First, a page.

The recent auditor general’s report on municipal audits is sobering reading. Only 41 out of 257 municipalities achieved clean audits. Of the remaining 216, a total of 100 have unqualified audits with findings, 33 have been placed under administration and 25 have disclaimers, meaning that material facts needed to complete the audit were missing.
Worst of all, a number have not even been audited because their municipal managers have not submitted financial statements.
It is sad that these numbers are not improving — some do better than the previous report, others worse.
It’s not as if there are no mechanisms to turn this around. Running a municipality is not rocket science — it is nowhere near as complex as a large state-owned entity such as Eskom or SAA. If a few basic processes are in place such as requiring that a payment for goods be matched with a delivery note, that all purchases be justified by a budget item and that use of equipment and unplannable expenses like overtime be monitored and controlled, many problems would be eliminated.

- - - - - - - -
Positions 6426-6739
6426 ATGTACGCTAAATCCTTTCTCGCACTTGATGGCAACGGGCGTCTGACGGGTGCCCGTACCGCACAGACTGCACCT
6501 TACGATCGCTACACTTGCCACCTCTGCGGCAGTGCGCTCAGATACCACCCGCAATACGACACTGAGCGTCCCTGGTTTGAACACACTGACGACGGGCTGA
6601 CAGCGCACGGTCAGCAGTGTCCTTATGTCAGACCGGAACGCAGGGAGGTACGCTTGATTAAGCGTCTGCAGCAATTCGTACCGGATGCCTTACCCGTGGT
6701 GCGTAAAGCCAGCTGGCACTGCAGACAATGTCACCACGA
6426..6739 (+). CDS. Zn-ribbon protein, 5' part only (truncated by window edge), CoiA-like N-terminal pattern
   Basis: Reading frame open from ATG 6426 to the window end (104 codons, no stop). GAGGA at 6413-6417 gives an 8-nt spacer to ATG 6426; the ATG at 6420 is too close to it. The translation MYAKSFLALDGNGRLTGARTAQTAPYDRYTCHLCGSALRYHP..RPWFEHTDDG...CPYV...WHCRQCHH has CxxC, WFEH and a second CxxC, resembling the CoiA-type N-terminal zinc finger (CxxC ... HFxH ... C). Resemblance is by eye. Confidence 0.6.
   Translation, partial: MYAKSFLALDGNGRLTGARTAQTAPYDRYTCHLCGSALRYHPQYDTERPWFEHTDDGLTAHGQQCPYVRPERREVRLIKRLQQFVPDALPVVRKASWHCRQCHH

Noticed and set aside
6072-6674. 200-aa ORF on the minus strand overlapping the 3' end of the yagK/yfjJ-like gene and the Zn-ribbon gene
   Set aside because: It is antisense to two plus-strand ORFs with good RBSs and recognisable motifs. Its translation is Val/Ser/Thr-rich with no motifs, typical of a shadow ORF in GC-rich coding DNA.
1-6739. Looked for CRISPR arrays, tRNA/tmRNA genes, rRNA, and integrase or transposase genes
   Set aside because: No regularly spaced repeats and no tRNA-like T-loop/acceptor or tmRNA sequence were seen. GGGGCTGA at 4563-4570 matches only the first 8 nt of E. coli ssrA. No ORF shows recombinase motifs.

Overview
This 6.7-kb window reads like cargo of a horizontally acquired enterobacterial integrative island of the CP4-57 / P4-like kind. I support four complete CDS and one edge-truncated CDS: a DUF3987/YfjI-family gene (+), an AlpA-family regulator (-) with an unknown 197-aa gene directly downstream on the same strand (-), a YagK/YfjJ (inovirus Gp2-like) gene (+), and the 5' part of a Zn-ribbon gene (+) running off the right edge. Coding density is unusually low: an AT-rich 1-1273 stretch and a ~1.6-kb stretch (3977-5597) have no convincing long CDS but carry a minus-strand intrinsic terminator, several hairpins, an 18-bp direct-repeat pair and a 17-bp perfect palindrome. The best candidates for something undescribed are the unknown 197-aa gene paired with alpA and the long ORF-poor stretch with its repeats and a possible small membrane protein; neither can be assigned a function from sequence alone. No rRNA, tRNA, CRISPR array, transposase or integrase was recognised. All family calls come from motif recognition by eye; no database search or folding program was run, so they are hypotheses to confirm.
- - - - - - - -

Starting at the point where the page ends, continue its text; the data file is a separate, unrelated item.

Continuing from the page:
Basic oversight of tenders and appointments, particularly to senior positions should not be hard. Transparent processes should ensure that these things are correct.
So what is going wrong?
Dysfunctional councils thwart oversight by tactics such as releasing council agendas as close as possible to the meeting time — sometimes even adding critical information after the meeting has started. Doing so subverts the purpose of notice; a properly-called meeting should include not only the date and time in its initial notice but also all relevant information.